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N00bie question here, but when I hook my AS to my 07 Sequoia via the 7 pin wiring thingie, the backup lights on the Sequoia turn on even with the Sequoia turned off and the keys in my pocket. I am thinking if that is a mis-wire of something somewhere, it's mighty convenient and well designed. It's supposed to do this, right?
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Old 04-20-2009, 10:06 PM   #29
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Miswired or just not current. Over the years the standard for pin layout has changed. When your trailer was built the center pin was the charge line, now it is the backup lights. Not only are the backup lights on all the time, but the battery may not be charging as well. Here are the two different plugs:
http://www.airstream.com/docs/7wayplug1966-81.pdf
http://www.airstream.com/docs/7waypl...84-1989-02.pdf
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Old 04-20-2009, 11:33 PM   #30
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Toyota Sequoia and Towing

Our 2008 5.7L Toyota Sequoia is a perfect companion to our 2008 Safari SE 20. We've towed over 12,000 miles and 40 camping days all over the West including the Rockies in Idaho, Wyoming, Colorado and New Mexico, the Cascades in Oregon and N. California, the Pacific coast in Oregon and California, the deserts of Arizona and metro areas of LA, Portland, Denver and Phoenix. Average towing miles per gallon is 12-13. Non-towing milage has averaged 17-21. The Sequoia mirrors are adequate. I can see along each side of the AS. We hitch up with an Equal-i-zer. The Safari 20 is rated at 5000# and Toyota's literature states that our Sequoia is rated at 10,000#. We feel this is plenty of margin.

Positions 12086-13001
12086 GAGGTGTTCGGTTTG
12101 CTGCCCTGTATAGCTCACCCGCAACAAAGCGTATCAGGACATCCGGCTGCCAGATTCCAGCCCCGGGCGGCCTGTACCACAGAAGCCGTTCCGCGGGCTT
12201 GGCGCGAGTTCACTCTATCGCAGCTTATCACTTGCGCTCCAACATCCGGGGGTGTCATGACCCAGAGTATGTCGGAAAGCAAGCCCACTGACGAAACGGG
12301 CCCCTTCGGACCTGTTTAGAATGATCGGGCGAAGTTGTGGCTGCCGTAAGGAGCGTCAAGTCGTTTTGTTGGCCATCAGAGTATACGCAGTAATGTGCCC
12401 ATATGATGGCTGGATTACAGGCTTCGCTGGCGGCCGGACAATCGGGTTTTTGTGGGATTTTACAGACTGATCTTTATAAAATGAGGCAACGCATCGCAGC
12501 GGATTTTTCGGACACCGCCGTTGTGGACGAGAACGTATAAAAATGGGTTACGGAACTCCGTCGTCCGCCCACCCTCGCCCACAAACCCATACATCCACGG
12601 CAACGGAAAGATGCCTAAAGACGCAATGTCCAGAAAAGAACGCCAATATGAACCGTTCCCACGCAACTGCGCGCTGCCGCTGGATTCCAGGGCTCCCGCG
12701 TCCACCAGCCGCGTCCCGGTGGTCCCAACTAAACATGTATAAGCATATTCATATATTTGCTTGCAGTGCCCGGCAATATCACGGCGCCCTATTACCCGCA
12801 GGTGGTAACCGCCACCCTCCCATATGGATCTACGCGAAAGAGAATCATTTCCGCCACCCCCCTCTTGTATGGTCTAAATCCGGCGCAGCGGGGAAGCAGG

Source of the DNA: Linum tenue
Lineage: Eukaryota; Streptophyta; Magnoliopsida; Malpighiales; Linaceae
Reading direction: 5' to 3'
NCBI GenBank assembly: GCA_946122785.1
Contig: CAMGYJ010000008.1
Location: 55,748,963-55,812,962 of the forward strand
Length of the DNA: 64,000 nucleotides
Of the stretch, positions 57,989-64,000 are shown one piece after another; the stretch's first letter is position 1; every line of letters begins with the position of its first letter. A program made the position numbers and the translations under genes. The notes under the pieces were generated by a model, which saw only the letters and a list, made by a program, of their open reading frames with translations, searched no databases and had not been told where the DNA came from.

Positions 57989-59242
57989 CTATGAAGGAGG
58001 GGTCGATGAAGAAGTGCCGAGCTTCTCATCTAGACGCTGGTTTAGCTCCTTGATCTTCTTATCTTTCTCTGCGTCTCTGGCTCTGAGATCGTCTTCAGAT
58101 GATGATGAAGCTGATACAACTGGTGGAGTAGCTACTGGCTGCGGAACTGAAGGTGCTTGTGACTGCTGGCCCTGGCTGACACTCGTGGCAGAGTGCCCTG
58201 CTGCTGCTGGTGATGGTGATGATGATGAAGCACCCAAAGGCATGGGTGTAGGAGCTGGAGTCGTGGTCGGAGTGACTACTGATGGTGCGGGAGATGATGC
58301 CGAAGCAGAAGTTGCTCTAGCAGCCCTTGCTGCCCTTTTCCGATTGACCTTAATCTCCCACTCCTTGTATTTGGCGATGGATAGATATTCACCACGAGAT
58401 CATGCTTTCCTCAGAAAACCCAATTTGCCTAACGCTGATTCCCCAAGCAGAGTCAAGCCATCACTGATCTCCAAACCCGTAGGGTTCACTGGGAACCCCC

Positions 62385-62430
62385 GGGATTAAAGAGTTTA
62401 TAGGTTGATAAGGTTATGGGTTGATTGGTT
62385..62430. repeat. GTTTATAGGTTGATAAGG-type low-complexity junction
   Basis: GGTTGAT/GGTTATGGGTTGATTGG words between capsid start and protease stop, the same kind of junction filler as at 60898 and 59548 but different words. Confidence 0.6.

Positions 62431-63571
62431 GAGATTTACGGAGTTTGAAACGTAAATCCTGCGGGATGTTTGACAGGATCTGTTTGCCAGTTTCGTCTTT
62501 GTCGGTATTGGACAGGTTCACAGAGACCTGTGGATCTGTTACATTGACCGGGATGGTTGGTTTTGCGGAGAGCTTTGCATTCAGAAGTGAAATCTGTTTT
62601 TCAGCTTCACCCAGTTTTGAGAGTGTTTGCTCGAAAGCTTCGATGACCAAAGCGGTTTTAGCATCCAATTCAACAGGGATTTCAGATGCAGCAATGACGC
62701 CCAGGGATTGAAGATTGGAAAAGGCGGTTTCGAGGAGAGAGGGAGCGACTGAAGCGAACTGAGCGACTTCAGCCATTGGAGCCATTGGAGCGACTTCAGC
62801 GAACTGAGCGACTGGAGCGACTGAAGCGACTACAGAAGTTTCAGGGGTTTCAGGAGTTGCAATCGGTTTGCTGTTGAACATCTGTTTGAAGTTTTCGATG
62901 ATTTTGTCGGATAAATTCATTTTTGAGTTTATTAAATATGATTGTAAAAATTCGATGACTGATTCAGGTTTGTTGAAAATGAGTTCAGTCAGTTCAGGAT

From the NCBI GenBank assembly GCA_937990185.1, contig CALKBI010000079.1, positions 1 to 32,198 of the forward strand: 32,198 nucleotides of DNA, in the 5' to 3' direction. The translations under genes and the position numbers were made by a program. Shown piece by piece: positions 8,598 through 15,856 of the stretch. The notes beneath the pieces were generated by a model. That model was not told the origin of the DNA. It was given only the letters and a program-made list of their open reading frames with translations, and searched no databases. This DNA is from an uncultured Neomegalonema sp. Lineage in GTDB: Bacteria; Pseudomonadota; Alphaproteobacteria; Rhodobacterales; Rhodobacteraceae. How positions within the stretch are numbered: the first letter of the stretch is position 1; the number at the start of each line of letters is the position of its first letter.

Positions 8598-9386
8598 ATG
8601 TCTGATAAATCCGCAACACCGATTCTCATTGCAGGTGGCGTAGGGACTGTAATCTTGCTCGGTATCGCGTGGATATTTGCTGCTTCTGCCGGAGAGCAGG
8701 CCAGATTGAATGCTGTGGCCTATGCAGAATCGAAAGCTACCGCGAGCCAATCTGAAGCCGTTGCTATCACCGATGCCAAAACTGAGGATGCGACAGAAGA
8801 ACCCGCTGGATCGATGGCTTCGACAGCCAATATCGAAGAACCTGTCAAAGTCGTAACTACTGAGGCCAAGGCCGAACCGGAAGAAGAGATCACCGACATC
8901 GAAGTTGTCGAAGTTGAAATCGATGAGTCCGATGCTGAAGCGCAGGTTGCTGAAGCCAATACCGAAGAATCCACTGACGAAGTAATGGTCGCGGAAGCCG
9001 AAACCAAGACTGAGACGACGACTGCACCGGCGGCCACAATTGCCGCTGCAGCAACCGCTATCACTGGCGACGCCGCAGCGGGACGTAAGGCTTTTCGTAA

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Old 04-21-2009, 06:21 AM   #31
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Thanks Richard! I will take a look tonight. I wired it all as color coded, but the colors were probably from different centuries.

I do like the Sequoia's reverse lights being turned on and lighting up the trailer. Maybe I can find a DC version of those lights people shine on their trees and houses.
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Old 04-21-2009, 07:44 AM   #32
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Quote:
Originally Posted by smeltersmoke View Post
Our 2008 5.7L Toyota Sequoia is a perfect companion to our 2008 Safari SE 20. We've towed over 12,000 miles and 40 camping days all over the West including the Rockies in Idaho, Wyoming, Colorado and New Mexico, the Cascades in Oregon and N. California, the Pacific coast in Oregon and California, the deserts of Arizona and metro areas of LA, Portland, Denver and Phoenix. Average towing miles per gallon is 12-13. Non-towing milage has averaged 17-21. The Sequoia mirrors are adequate. I can see along each side of the AS. We hitch up with an Equal-i-zer. The Safari 20 is rated at 5000# and Toyota's literature states that our Sequoia is rated at 10,000#. We feel this is plenty of margin.
According to Toyota's website the Sequoia is rated to tow 7800lbs, so let's say it's about 7000lbs after fuel cargo and passengers-- which gets deducted from the overall tow rating. Per Airstream's site, the 20' units do weigh in at 5000lbs GVWR. In this example, yes, the Sequoia would be a good tow vehicle, and may be a good tow vehicle up to 23', though if you go by the wheelbase of 122" you start to get to the edge of the envelope. It's not a surprise that the mirrors are adequate with a 20' because it is not a widebody as the original poster of this thread elluded to possibly getting a 25 footer, which is the length where it starts the widebody trailers. I would guess that if you hooked to a 25er your mirror vision would be reduced, and your Sequoia at or significantly beyond it's limits (not talking vintage here, strictly late model Airstreams).
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Old 04-21-2009, 08:51 AM   #33
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Yeah I can't see a thing around my 31' in the Sequoia's mirrors. I am going to have to get tow mirrors myself
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Old 04-21-2009, 10:07 AM   #34